Intel's move to correct a series of management missteps was to bring back longtime Intel executive Pat Gelsinger in February 2021. Gelsinger has been aggressive on multiple fronts: investing $100 billion to build new chip fabrication plants over the next three years in the U.S. and Europe, acquiring key chip manufacturers, and reorganizing the company to establish new divisions dedicated to data center and AI technologies.
Still, the company has missed delivery dates on critical products and not offered any word on fixes applied to its manufacturing problems. Some analysts believe the manufacturing problems won't be resolved until the company builds the new fabrication plants starting in 2023 and continuing into 2025.
"The major challenge Gelsinger and crew have is to put better management in place to manage manufacturing," said Jack Gold, analyst and president of J.Gold Associates. "They have great designers, but you must have the ability to manufacture what you design."
Arm momentum continues
One other challenge Intel has is a competitive one with Arm Holdings. The U.K.-based manufacturer of lower-cost chips has gained impressive momentum over the past few years. Its competitive strength is that its chips require much less power than Intel's -- an attractive asset to owners of larger data centers concerned with energy costs and sustainability issues.
"Arm used to be seen as kind of a toy, looking down on it because it was mostly running mobile phones, not data centers," O'Donnell said. "That view held up for many years, but it's not so true anymore. You can crank it up now to outperform Intel at many functions."
The good news for Intel regarding its competition with Arm is that it's difficult to switch a large data center over from Intel chips to Arm chips. The process can be time-consuming and potentially expensive because it introduces compatibility issues with a data center's existing server-based applications.
"Enterprise data centers have had applications optimized for x86 hardware for years," Gold said. "To change over to Arm is not easy because the compatibility issues are not very transparent. Are busy IT people going to take the time to see if their mission-critical applications run efficiently on Arm? Probably not."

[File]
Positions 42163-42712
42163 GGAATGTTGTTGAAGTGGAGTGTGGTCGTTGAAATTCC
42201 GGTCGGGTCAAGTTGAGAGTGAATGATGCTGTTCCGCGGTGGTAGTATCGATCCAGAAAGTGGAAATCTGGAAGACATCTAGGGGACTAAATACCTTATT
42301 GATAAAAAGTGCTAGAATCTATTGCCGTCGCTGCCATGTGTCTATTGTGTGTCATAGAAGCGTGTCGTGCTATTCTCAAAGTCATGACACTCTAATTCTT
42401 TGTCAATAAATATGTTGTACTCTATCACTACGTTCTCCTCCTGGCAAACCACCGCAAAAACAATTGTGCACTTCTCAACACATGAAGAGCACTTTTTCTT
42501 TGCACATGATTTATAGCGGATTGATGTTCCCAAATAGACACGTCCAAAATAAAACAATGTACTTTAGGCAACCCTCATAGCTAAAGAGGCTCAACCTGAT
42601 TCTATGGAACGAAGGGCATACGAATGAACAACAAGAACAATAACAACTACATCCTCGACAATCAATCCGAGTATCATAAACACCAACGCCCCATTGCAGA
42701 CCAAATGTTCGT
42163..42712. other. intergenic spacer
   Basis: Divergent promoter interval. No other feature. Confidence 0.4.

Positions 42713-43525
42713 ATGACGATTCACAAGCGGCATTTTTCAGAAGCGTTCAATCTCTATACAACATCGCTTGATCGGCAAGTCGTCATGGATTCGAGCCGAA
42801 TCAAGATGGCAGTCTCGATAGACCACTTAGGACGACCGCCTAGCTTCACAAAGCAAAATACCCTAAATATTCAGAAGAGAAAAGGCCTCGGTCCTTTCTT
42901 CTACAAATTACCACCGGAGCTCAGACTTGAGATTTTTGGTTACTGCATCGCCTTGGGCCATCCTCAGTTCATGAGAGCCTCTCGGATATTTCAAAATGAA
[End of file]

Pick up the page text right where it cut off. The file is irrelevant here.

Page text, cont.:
Nvidia's business has also been affected by the plummeting sales of PCs, particularly in the gaming market, where users heavily depend on the company's GPUs to drive performance. In the recent quarter, the company reported sales to that market had dropped by 33% year over year. Revenues of its data center products were up 61% year over year, but those sales dramatically slowed to 1% from this year's first quarter to the second, led by a decline in sales of its GPUs.
"Nvidia has had blowout numbers for so many quarters in a row, so there is no reason for people to lose their minds over this downturn," Newman said. "You will see this pullback among consumers and businesses for a period of time before we kick into the next cycle -- likely next year."
One advantage Nvidia has over Intel for a quicker recovery is the advances it has made by aggressively investing in AI-based technologies, which can be seen in its Omniverse offering, and tying those technologies to its GPUs. The company is also the first to incorporate its GPUs with its own CPU, which results in much faster performance.
AMD had a decidedly more upbeat quarter, reporting its eighth straight quarter of revenue gains, led by strong gains in its data center and embedded product businesses. The company expects to see continued growth in its data center business through the end of the year with the arrival of its 5 nanometer chip technology, according to AMD CEO Lisa Su.
Intel said it expects to deliver its first 7 nanometer processor, code-named Meteor Lake, in 2023.
Su also said at the most recent financial analyst meeting that she holds a "more conservative outlook on the PC business in the coming quarter," which could negatively affect overall revenues.
Microsoft underlined Su's comments last month in its quarterly revenue report, saying production slowdowns and a deteriorating PC market caused a $300 million hit to its Windows OEM business, which supplies Windows to all PC manufacturers.
"AMD had decent growth in its PC business, but that was from a much smaller number than Intel's," Newman said.
As Editor at Large with TechTarget's News Group, Ed Scannell is responsible for writing and reporting breaking news, news analysis and features focused on technology issues and trends affecting corporate IT professionals.